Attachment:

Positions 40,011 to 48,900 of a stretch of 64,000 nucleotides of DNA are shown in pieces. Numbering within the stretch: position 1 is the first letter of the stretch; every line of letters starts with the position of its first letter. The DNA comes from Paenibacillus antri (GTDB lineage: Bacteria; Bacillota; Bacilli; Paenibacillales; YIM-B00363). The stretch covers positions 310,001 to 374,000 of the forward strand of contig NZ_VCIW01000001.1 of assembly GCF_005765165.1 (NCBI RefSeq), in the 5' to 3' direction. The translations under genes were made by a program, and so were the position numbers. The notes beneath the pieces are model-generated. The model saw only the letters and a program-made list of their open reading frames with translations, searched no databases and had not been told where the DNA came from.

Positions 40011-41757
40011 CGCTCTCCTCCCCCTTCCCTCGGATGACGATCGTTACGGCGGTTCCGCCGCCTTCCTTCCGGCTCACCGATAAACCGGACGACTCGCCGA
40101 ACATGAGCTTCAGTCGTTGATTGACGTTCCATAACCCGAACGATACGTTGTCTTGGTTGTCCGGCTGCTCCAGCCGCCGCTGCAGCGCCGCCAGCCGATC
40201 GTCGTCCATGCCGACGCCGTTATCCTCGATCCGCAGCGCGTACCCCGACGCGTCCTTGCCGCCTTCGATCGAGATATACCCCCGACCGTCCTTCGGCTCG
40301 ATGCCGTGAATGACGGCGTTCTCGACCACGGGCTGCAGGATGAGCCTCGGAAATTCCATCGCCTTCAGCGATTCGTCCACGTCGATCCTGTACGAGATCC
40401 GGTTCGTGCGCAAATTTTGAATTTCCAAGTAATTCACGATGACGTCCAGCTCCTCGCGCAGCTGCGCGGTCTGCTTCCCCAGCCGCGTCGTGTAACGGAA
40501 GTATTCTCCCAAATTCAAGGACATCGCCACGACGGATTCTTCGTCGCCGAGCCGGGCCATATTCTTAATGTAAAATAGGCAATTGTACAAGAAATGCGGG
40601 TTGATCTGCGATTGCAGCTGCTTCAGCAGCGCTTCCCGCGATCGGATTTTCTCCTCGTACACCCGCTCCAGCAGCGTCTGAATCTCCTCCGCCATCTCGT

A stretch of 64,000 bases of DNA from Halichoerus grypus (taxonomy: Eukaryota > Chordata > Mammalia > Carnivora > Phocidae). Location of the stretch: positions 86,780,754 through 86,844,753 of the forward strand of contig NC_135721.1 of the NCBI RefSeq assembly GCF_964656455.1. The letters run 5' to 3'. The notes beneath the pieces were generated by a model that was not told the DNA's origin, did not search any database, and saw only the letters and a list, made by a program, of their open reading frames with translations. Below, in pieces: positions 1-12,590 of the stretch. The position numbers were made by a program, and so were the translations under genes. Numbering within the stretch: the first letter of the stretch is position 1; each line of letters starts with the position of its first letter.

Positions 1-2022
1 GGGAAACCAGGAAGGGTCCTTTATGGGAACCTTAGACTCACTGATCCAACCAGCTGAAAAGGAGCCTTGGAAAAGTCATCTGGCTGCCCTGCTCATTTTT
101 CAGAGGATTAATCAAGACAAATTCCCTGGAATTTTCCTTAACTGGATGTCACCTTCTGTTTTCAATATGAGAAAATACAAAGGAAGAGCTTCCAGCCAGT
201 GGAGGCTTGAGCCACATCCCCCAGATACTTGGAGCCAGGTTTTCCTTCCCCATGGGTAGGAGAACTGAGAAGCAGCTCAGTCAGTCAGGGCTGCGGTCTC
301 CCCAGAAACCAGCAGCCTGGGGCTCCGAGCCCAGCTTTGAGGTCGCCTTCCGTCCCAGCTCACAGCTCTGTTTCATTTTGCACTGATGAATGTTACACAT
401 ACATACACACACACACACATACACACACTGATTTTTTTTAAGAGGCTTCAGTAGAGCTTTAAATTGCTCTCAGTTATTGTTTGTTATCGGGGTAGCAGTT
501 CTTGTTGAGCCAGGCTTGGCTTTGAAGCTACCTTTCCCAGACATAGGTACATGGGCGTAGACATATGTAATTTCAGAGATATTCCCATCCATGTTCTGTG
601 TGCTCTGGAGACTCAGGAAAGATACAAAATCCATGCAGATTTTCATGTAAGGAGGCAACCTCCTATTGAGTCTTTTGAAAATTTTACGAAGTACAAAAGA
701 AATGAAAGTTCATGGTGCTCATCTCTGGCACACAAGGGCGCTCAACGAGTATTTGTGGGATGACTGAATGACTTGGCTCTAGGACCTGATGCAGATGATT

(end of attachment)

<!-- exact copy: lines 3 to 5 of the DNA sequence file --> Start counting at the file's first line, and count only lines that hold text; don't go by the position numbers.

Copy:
40011 CGCTCTCCTCCCCCTTCCCTCGGATGACGATCGTTACGGCGGTTCCGCCGCCTTCCTTCCGGCTCACCGATAAACCGGACGACTCGCCGA
40101 ACATGAGCTTCAGTCGTTGATTGACGTTCCATAACCCGAACGATACGTTGTCTTGGTTGTCCGGCTGCTCCAGCCGCCGCTGCAGCGCCGCCAGCCGATC
40201 GTCGTCCATGCCGACGCCGTTATCCTCGATCCGCAGCGCGTACCCCGACGCGTCCTTGCCGCCTTCGATCGAGATATACCCCCGACCGTCCTTCGGCTCG